Supreme Court, Appellate Division, Second Department, New York.
Denisse NUÑEZ, plaintiff, v.
Juan ALIES, appellant, v. Taneka Shante Teel, respondent (and a third–Party action).
Decided: June 27, 2018
LEONARD B. AUSTIN, J.P., SHERI S. ROMAN, ROBERT J. MILLER, FRANCESCA E. CONNOLLY, JJ.
Yadgarov & Associates, PLLC, New York, N.Y. (Ronald S. Ramo of counsel, South Ozone Park) for appellant. Richard T. Lau, Jericho, N.Y. (Gene W. Wiggins of counsel), for respondent.
DECISION & ORDER
In an action to recover damages for personal injuries, the plaintiff Juan Alies appeals from an order of the Supreme Court, Kings County (Johnny Lee Baynes, J.), dated April 21, 2016. The order granted the defendant's motion for summary judgment dismissing the complaint insofar as asserted by the plaintiff Juan Alies.
ORDERED that the order is reversed, on the law, with costs, and the defendant's motion for summary judgment dismissing the complaint insofar as asserted by the plaintiff Juan Alies is denied.
This action arises from a motor vehicle accident that occurred on the Belt Parkway in Queens on January 29, 2011. The plaintiffs commenced this action to recover damages for personal injuries they allegedly sustained in the accident. The defendant moved for summary judgment dismissing the complaint insofar as asserted by the plaintiff Juan Alies on the ground that he did not sustain a serious injury within the meaning of Insurance Law § 5102(d) as a result of the accident. In the order appealed from, the Supreme Court granted the defendant's motion. Alies appeals. We reverse.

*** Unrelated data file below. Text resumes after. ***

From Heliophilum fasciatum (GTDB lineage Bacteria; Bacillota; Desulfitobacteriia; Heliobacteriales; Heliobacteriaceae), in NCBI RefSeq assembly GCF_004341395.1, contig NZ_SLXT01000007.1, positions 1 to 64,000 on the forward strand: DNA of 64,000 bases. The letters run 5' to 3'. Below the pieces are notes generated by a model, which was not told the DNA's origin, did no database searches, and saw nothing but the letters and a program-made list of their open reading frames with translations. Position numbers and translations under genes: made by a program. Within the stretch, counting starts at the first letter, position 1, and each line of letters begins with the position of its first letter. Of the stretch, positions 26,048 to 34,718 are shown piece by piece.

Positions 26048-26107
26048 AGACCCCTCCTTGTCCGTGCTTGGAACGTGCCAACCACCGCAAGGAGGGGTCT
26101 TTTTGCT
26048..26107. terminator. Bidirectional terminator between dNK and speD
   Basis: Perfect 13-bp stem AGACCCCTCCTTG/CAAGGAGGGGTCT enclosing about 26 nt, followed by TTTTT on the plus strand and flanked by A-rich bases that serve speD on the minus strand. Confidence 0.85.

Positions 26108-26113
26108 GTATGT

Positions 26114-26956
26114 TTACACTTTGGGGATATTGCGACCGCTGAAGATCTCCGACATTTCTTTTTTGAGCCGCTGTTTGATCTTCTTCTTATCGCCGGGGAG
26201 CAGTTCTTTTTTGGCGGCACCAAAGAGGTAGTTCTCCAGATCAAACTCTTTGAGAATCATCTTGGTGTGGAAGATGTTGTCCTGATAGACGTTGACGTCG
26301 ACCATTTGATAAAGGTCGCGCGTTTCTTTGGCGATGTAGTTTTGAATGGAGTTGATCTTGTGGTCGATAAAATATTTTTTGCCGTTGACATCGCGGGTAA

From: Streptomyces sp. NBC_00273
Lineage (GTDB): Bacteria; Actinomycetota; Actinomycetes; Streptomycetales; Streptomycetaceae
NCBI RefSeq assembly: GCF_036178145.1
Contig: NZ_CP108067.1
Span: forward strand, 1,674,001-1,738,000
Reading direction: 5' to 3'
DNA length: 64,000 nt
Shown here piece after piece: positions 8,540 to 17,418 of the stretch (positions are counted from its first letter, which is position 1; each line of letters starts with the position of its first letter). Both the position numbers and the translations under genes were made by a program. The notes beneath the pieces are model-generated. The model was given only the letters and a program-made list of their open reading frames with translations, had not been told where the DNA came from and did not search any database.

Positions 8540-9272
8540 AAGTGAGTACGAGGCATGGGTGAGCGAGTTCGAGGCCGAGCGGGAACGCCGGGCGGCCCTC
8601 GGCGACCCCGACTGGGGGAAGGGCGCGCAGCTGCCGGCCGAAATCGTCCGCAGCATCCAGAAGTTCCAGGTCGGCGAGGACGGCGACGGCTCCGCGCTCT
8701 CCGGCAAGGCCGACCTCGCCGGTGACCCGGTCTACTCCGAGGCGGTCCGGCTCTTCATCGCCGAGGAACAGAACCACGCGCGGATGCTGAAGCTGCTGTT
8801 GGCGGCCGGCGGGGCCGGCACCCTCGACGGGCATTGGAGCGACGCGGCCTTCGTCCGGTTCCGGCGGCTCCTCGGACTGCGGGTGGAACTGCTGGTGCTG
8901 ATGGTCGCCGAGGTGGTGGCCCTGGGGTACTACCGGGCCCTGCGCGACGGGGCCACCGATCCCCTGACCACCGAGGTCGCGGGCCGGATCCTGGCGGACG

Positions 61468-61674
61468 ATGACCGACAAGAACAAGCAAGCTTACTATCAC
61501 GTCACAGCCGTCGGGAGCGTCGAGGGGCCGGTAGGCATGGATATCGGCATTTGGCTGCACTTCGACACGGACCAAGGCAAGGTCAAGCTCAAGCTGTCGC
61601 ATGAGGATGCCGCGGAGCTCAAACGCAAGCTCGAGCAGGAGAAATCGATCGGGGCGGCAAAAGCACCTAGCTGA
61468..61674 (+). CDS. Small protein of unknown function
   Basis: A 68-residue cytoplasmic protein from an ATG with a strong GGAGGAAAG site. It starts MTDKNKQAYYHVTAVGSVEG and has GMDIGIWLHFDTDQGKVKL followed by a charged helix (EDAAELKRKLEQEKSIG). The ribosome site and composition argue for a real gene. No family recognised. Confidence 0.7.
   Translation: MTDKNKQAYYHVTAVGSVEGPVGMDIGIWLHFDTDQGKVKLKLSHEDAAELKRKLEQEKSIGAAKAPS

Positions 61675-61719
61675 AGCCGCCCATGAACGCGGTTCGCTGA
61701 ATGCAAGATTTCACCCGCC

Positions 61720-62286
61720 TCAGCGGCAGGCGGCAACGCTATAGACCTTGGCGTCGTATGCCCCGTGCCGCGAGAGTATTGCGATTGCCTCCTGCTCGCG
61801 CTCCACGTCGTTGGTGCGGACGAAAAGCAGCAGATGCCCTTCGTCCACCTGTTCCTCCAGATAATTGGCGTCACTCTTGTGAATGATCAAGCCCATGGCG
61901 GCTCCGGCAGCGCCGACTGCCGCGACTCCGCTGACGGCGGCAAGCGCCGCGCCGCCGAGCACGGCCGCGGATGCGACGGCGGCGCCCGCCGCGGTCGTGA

“[A] defendant can establish that the plaintiff's injuries are not serious within the meaning of Insurance Law § 5102(d) by submitting the affidavits or affirmations of medical experts who examined the plaintiff and conclude that no objective medical findings support the plaintiff's claim” (Grossman v. Wright, 268 A.D.2d 79, 83–84, 707 N.Y.S.2d 233). Here, the defendant submitted, in support of her motion, an affirmed report from her expert, who found a significant limitation in the range of motion in the cervical region of Alies's spine. Accordingly, the defendant failed to establish, prima facie, that Alies did not sustain a serious injury within the meaning of Insurance Law § 5102(d) as a result of the subject accident (see Rivera v. Losee, 138 A.D.3d 713, 713, 27 N.Y.S.3d 890; Mercado v. Mendoza, 133 A.D.3d 833, 834, 19 N.Y.S.3d 757; Miller v. Bratsilova, 118 A.D.3d 761, 761, 987 N.Y.S.2d 444). Since the defendant did not sustain her prima facie burden, it is unnecessary to determine whether the papers submitted in opposition were sufficient to raise a triable issue of fact (see Winegrad v. New York Univ. Med. Ctr., 64 N.Y.2d 851, 487 N.Y.S.2d 316, 476 N.E.2d 642). Accordingly, the Supreme Court should have denied the defendant's motion for summary judgment dismissing the complaint insofar as asserted by Alies.
AUSTIN, J.P., ROMAN, MILLER and CONNOLLY, JJ., concur.
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